I woke up early again, hoping to beat the heat–an impossibility, of course. I knew it was going to be hot, but the temperature was incredible. It was hot by nine o’clock. By noon, it was like walking through a furnace. I would’ve had to walk through the night if I was going to beat the heat.
I started the day off correcting the URL on my cards. I thought about gratitude. How, I wondered, could I be grateful for making such a stupid mistake? I suppose it’s a lesson in humility. And at least I know about it now and can take steps to remedy the problem. But still. I had one job. . . .
I checked out of the hotel at 7:15. One problem: breakfast didn’t start until 8:00. I wasn’t going to sit in the lobby for 45 minutes, so I went outside and sat on a bench and ate some almonds and dried fruit. It wasn’t enough for a morning of walking, but I was hoping I’d come across a place where I could get something more substantial. And I did: a restaurant called Eggsmart (a chain in southern Ontario) where I ate a second breakfast, a four-egg omelette. Walkers, like hobbits, like to eat two breakfasts. In fact, I wouldn’t be surprised if Tolkien was a walker, strolling on the footpaths around Oxford when he wasn’t drinking beer and arguing with his cronies in the Eagle and Child. That’s where he came up with the idea of creatures going on what is essentially a long walk. At least, that’s my theory.
When I crossed the river I noticed many anglers, including a few fly fishers, which suggested that there are trout in the river. A riverside plaque told me that there are more than 80 species of fish in the Grand, and 23 species of freshwater mussels, including many species-at-risk. In fact, the Grand River is supposed to be home to more species of fish than any other river in Canada. I was amazed. When settlers arrived, they started treating the river like a toilet. How did all those species manage to survive? It sounds like the river has recovered, or at least partially recovered, from that.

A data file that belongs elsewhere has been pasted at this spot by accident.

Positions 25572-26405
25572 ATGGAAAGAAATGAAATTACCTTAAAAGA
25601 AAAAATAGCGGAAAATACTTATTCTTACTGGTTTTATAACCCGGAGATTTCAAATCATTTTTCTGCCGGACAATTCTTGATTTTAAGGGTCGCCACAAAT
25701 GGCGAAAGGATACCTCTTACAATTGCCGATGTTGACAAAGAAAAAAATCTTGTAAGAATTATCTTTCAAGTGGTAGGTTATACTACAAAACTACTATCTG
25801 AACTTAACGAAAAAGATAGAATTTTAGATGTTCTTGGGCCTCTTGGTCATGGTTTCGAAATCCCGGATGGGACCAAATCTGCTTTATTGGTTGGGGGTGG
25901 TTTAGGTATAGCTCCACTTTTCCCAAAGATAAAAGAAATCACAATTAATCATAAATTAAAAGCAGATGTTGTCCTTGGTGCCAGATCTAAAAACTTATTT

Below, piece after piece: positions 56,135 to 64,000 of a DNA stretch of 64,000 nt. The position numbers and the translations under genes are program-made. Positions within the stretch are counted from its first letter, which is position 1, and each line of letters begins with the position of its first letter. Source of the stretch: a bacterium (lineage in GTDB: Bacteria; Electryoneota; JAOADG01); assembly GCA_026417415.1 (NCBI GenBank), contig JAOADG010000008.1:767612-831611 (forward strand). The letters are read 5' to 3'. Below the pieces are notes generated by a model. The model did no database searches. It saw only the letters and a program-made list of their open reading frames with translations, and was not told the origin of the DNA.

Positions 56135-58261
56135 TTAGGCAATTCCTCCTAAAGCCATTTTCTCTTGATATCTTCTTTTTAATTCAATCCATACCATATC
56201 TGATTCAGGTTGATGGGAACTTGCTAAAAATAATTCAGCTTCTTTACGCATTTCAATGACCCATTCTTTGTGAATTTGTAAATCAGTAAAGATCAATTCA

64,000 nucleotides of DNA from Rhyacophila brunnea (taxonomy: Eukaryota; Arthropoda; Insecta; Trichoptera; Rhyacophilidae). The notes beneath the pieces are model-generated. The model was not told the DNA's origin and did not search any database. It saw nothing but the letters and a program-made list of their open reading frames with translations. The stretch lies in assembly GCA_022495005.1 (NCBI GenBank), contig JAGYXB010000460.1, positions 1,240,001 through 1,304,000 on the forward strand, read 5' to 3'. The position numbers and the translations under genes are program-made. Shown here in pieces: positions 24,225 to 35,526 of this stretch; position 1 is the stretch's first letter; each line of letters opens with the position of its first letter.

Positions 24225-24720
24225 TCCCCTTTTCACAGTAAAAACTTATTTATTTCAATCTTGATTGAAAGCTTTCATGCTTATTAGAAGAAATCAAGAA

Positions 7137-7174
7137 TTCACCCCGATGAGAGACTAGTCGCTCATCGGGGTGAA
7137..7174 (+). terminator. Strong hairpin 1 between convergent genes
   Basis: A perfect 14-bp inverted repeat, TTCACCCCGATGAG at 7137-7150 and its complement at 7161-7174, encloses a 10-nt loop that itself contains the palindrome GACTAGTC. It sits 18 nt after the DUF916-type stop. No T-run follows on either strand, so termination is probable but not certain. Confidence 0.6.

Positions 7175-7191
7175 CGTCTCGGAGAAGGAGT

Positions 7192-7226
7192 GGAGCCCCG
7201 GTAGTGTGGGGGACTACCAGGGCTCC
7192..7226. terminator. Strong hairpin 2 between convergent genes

As a freight train rumbled overhead, I noticed a street sign: Mick Jones Way. Paris might remember Joseph Brant, but it also apparently reveres the Clash, too.
I hiked back to where I’d left the rail trail the day before. I walked until I caught up with three friends who were walking a dog named Baggins. They walk the same stretch of the trail every day, in every season. They told me about the animals they’ve seen: coyotes, deer, rabbits, skunks. “Watch out for racoons,” they told me. Raccoon rabies has reached this part of Ontario. “Especially racoons that seem to be friendly,” they continued. “They’re likely to be rabid.”
We walked together as far as the lot where they’d left their cars. I asked about the fishers. “Oh yes,” they said, “there are all kinds of fish in the river, and people come from as far away as Oakville to try to catch them.” I asked about the fly fishers. Does their presence on (or in) the river mean that there are trout? Yes. Why didn’t the couple I saw in Cambridge eat what they caught? Are the fish not good to eat? “I’ve been eating fish out of this river all my life,” Albert (the fellow in the middle) told me. “There’s nothing wrong with them.”